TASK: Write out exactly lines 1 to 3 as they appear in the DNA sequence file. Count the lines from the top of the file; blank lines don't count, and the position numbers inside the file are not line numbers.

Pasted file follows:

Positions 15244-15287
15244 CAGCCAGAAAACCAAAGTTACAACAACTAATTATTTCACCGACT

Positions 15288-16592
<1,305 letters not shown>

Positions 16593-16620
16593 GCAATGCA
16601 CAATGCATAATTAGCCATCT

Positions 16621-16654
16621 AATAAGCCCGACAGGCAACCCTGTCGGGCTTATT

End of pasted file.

Positions 15244-15287
15244 CAGCCAGAAAACCAAAGTTACAACAACTAATTATTTCACCGACT

Positions 15288-16592